by: Tomas Chamorro-Premuzic & Dave Winsborough
It’s just plain hard to get people working together the way you’d like. That’s because, left to our own devices, we are often too greedy and self-centered to collaborate, preferring instead to compete as individuals. Sigmund Freud made this point, comparing humans to hedgehogs in the winter: When hedgehogs get cold, they huddle together to warm up, but then things become unbearably prickly as they sting each other with their spines.
We are the most social species on earth — but also inherently selfish. Darwinian theories of organizational behavior support Freud’s view, highlighting the fundamental tension between “getting ahead” and “getting along” in the workplace.
Resolving that tension involves balancing individuals’ agendas and the goals of the group. To do that, it’s critical to select the right team members — people who are likely to gel, particularly when the pressure is on. Even the most successful leaders, such as Sir Russell Coutts, who led Oracle Team USA to win America’s Cup in boat racing, admit that this is “one of the hardest things to do.”
Many leaders choose team members purely on the basis of functional skill — treating them, essentially, as fungible assets or the individual components of a machine. Others, perhaps driven by their own narcissism, pick people who are like them, which kills diversity and breeds groupthink. Alternatively, they just assemble the smartest folks they can find.
None of these tactics work, because, as research shows, the dynamics of interpersonal relationships depend on individuals’ personalities, not on hard skills or expertise. You can put world-class talent together on a team, and it may still fail to perform as a cohesive unit. In fact, the only way to create a team that’s worth more than the sum of its individual contributors is to select members on the basis of personality, soft skills, and values.
To that end, a number of organizations are using personality profiling to build their teams. For example, Edmunds, a sort of TripAdvisor for cars, uses personality tests to identify the most promising candidates for its executive team. Buffer, a social media firm, uses them to create virtual teams and pilot novel organizational structures that eschew managers and formal roles. The New Zealand Army, which of course does have formal roles, molds teams based on personality for its outdoor development races through the mountains.
The science behind personality assessment has advanced well beyond the Myers-Briggs, a relatively poor and discredited psychological tool. Rigorous assessment tools reliably predict real-world behaviors and desirable business outcomes. Although many tools exist, they fall into three basic categories, because they evaluate three core elements of your personality: the bright side (how you behave when you are at your best), the dark side (how you behave when you are stressed or under pressure), and the inside (your needs, motives and preferences).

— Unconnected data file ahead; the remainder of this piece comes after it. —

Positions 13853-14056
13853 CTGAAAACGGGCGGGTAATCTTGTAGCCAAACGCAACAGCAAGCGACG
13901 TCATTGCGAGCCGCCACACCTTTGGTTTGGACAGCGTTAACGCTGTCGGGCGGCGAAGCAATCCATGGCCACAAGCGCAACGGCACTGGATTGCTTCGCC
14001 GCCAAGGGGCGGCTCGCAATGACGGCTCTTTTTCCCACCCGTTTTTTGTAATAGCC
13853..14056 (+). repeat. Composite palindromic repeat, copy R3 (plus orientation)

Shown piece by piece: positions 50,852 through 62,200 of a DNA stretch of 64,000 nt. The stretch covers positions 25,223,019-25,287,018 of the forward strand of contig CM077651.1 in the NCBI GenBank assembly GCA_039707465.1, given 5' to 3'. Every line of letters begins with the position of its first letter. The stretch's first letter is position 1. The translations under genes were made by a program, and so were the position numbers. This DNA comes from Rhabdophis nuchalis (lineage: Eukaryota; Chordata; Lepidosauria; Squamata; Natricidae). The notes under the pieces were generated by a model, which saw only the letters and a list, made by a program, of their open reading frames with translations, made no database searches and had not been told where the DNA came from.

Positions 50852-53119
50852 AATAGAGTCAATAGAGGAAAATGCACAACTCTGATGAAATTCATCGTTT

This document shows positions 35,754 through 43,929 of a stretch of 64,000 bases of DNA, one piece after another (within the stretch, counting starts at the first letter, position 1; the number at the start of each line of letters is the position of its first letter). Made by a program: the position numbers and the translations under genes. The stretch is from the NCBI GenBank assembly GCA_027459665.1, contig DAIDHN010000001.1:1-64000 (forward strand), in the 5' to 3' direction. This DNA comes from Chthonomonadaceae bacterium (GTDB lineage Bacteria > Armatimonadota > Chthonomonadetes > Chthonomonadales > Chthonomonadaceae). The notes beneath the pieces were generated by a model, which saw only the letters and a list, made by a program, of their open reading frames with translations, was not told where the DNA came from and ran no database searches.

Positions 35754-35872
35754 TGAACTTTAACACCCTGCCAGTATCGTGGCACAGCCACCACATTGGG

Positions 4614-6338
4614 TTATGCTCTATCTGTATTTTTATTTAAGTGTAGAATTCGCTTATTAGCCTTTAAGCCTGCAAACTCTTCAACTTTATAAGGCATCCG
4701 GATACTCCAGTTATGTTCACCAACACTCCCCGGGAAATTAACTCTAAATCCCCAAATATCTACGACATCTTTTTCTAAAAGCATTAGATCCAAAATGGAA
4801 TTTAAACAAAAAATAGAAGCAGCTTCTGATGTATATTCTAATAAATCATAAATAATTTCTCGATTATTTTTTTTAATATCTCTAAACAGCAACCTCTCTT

Importantly, assessment tools can be used to profile not just individual team members but also entire groups — and they can indicate whether the group is likely to bond or fracture by examining qualities that predict both success and failure. For example, we know that teams with members who are open minded and emotionally intelligent leverage conflict to improve performance, whereas neurotic and closed-minded teams fall apart in the face of disagreement. A well-known example is the disintegration of the French national football team at the 2010 World Cup.
Although Deloitte recently complained that the field of people analytics is “stuck in neutral,” using the whole group as the unit of analysis is a real breakthrough, because it enables focused coaching for the team. In our consulting work, we use a personality test to see whether teams have people playing five key roles necessary for performance: results, relationships, process, innovation, and pragmatism. We are finding that typical top leadership teams are heavy on results and light on relationships and process. As a consequence, they need to moderate the tendencies to compete internally, generate too many action plans, and leave follow-through to others.
Teams also perform better when their members share work values. A long series of studies conducted in the British National Health Service has shown that teams whose values cohere identify more strongly as a group and display greater levels of innovation. Because values are a guide for behavioral choices, group members who share similar values are more likely to agree about group actions, and vice-versa. In assessing the leadership team of a charity for maternal health, we found that it fell apart when it was unable to reconcile altruistic motives held by some members with new board members’ commercial imperatives.
Most leaders understand the benefits of collaboration — they’ve seen plenty of evidence that it increases firms’ competitiveness and solves thorny problems. But they’re straining against the fact that humans are naturally social animals within bounds — of geography, ethnicity, and loyalty. By building teams that can collaborate across those boundaries, they’ll be better equipped to deliver what their organizations need, even in this age of matrixed reporting and globally dispersed workforces.
About the Authors
Tomas Chamorro-Premuzic is an international authority on personality profiling, talent management, and people analytics. He is the CEO of Hogan Assessment Systems and a Professor of Business Psychology at University College London (UCL) and Columbia University.
Dave Winsborough is the managing director of Winsborough Limited. He has done extensive research on the role and performance of senior leadership teams and the personalities of chief executives.
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